The agency concluded that no additional protections are needed for the Kittlitz’s murrelet, which it acknowledged declined by 30 percent annually from 1989 to 2000.
In a 161-page finding made public Tuesday, the Fish and Wildlife Service noted recent demographic information indicates the population has stabilized and likely will undergo only a slow decline of less than 2 percent annually going forward.
The agency also rejected a link between the birds’ ability to survive and tidewater glaciers, despite acknowledging that 66 percent of the global population feed in the outflow into oceans during the breeding season.
Shaye Wolf, climate science director for the Center for Biological Diversity, which petitioned to list the seabirds, called that conclusion “bizarre.” Research has linked the loss of nutrient-rich glacier outflow to declines in the population, she said by phone from San Francisco.
“We’re going to evaluate the options for challenging this,” Wolf said.
The Alaska Department of Fish and Game website describes the Kittlitz’s murrelet as a small, stocky seabird with a relatively large head and short bill and tail. It has a light-colored belly and brown, gray or reddish-gold feathers on its back, wings and head. Its large eyes may help it forage in turbid glacier water, according to the department.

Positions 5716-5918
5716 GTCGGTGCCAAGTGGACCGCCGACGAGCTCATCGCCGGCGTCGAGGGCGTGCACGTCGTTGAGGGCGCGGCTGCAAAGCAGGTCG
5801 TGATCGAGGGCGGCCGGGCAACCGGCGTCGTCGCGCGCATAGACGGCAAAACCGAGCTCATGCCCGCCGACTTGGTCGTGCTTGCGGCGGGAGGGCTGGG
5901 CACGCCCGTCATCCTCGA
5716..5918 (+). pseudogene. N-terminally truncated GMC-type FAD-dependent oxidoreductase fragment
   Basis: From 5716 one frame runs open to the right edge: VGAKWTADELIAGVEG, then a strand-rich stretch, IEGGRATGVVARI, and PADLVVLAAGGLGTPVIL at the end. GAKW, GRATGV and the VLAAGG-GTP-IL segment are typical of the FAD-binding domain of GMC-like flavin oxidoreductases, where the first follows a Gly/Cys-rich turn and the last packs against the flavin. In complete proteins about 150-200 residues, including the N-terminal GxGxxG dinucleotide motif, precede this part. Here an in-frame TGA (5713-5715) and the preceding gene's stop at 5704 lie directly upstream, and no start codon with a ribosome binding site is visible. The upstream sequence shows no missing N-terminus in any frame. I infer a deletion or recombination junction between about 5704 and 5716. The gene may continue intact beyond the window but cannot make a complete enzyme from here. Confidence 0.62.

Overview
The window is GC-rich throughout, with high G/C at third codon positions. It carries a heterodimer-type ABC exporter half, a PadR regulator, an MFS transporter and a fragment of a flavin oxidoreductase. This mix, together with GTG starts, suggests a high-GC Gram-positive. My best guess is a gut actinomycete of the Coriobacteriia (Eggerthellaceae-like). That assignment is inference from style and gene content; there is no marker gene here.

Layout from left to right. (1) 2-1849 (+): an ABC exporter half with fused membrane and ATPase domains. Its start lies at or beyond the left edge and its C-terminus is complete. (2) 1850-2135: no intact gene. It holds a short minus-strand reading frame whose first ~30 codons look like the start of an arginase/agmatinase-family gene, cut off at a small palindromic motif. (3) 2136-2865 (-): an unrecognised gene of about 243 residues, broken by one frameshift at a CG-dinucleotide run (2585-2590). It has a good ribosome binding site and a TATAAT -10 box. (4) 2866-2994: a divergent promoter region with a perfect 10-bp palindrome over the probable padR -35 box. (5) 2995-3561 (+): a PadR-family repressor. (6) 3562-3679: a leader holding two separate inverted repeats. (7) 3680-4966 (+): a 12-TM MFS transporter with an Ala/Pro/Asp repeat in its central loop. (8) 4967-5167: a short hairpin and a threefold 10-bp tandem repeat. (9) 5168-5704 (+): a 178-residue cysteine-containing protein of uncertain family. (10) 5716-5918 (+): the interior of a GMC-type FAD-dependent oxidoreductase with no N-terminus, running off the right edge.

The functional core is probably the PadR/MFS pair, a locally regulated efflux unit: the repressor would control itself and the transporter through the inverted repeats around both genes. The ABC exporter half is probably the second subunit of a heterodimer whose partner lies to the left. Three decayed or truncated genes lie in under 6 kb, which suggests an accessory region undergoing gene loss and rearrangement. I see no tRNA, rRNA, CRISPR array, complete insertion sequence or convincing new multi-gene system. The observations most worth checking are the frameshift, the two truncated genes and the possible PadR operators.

Kittlitz’s murrelets feed on fish and zooplankton. The Center for Biological Diversity petitioned to list the birds in 2001 following a population decline it estimated at 80 to 90 percent in core areas such as Alaska’s Glacier Bay and Prince William Sound.
The listing petition also noted dramatic retreats and thinning of coastal glaciers, which reduced foraging habitat.
The Fish and Wildlife Service, however, said the species is broadly distributed and found in areas that have been without glaciers for thousands of years. It said it could not find information indicating Kittlitz’s murrelets have greater foraging success and survival in waters affected by glaciers.
The agency said that although most glaciers are in retreat where the birds live, it could not conclude that the change in habitat would negatively affect the population.
“These rangewide inconsistencies in marine habitat use make it difficult to predict response of the Kittlitz’s murrelet to the loss of glaciers without an identified, underlying mechanism explaining the association,” the Fish and Wildlife Service said.
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